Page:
What separates man from machine? How are the two artistically related, and when they are inevitably brought closer by technological progress, what will the result be? My work explores these questions.

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I want to find new ways to deeply merge the hand with the algorithm, to make the logical and illogical processes interact. The generative analysis of drawings reveals that even the “human” flaws in our work have patterns and structure.

What can the machine capture and reproduce about those flaws, and what differences will always remain? Can the cold, rigid defaults of programmed systems truly merge with our analog mess? I try to see, visually, what the answer is.

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Tyler Hobbs is visual artist from Austin, Texas who works primarily with algorithms, plotters, and paint.

His artwork focuses on computational aesthetics, how they are shaped by the biases of modern computer hardware and software, and how they relate to and interact with the natural world around us. Tyler develops and programs custom algorithms that are used to generate visual imagery. Often, these strike a balance between the cold, hard structure that computers excel at, and the messy, organic chaos we can observe in the natural world around us.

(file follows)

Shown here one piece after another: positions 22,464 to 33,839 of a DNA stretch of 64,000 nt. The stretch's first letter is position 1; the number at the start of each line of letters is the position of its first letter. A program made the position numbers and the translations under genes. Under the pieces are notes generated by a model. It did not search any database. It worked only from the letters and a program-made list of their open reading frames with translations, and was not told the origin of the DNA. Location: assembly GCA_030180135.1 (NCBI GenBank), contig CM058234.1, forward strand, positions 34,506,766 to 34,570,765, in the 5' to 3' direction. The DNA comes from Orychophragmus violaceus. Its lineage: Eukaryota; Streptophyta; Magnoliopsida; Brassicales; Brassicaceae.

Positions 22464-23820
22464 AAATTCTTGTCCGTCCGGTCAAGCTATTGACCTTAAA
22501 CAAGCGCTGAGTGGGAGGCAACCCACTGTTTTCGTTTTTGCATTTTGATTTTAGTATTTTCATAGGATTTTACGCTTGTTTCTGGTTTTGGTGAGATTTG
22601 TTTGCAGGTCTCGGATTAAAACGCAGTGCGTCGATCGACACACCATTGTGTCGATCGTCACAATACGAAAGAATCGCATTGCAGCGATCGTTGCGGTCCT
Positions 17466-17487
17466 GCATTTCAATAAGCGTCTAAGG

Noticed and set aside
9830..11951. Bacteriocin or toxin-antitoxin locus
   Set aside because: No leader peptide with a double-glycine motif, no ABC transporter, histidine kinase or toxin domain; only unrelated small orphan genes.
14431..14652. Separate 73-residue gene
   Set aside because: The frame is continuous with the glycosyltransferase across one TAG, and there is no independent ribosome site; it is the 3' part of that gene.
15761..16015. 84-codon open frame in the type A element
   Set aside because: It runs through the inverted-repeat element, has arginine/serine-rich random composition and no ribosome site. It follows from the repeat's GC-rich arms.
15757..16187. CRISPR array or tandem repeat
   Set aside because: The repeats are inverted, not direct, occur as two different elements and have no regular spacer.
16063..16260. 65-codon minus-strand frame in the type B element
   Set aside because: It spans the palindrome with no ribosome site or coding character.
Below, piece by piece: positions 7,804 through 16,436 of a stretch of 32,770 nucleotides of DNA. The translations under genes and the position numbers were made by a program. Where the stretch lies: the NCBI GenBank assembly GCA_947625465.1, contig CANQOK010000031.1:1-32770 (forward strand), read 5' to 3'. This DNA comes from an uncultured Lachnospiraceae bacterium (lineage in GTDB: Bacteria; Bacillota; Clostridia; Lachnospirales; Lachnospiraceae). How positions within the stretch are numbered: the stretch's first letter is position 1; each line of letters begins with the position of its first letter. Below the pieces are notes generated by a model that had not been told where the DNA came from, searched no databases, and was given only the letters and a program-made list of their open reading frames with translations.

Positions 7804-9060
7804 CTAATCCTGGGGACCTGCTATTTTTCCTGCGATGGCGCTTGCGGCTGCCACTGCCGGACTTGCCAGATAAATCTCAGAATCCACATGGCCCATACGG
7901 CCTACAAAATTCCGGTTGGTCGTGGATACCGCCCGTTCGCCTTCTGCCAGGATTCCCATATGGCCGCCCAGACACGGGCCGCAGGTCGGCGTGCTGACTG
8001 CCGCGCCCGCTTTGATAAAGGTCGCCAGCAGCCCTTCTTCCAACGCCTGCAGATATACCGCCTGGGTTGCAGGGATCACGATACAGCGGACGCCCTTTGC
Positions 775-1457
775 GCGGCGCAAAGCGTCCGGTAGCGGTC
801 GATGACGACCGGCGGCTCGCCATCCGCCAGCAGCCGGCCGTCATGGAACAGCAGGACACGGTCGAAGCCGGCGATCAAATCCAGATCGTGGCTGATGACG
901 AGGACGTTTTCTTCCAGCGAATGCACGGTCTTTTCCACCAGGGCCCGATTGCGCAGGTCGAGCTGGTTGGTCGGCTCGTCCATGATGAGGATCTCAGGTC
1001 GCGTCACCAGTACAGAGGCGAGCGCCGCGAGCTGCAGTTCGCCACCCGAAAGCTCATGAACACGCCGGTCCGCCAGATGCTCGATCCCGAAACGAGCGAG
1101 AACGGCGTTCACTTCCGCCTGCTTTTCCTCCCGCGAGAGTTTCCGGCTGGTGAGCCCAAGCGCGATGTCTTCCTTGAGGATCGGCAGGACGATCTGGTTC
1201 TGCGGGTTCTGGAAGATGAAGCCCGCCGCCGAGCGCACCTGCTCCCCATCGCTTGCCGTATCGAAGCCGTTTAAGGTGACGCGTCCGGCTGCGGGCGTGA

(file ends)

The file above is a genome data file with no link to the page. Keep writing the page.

Tyler’s drawings, paintings, and digital works have been shown internationally and are collected publicly.

Group Exhibitions

Other

Public Collections

  • University of Texas at Austin, College of Natural Sciences
  • SFMOMA
  • LACMA

Select Private Collections

  • Alan Howard
  • Cozomo de' Medici
  • 6529
  • The Curated Collection

Press and Publications

Education

  • 2010B.S. Computer Science, University of Texas at Austin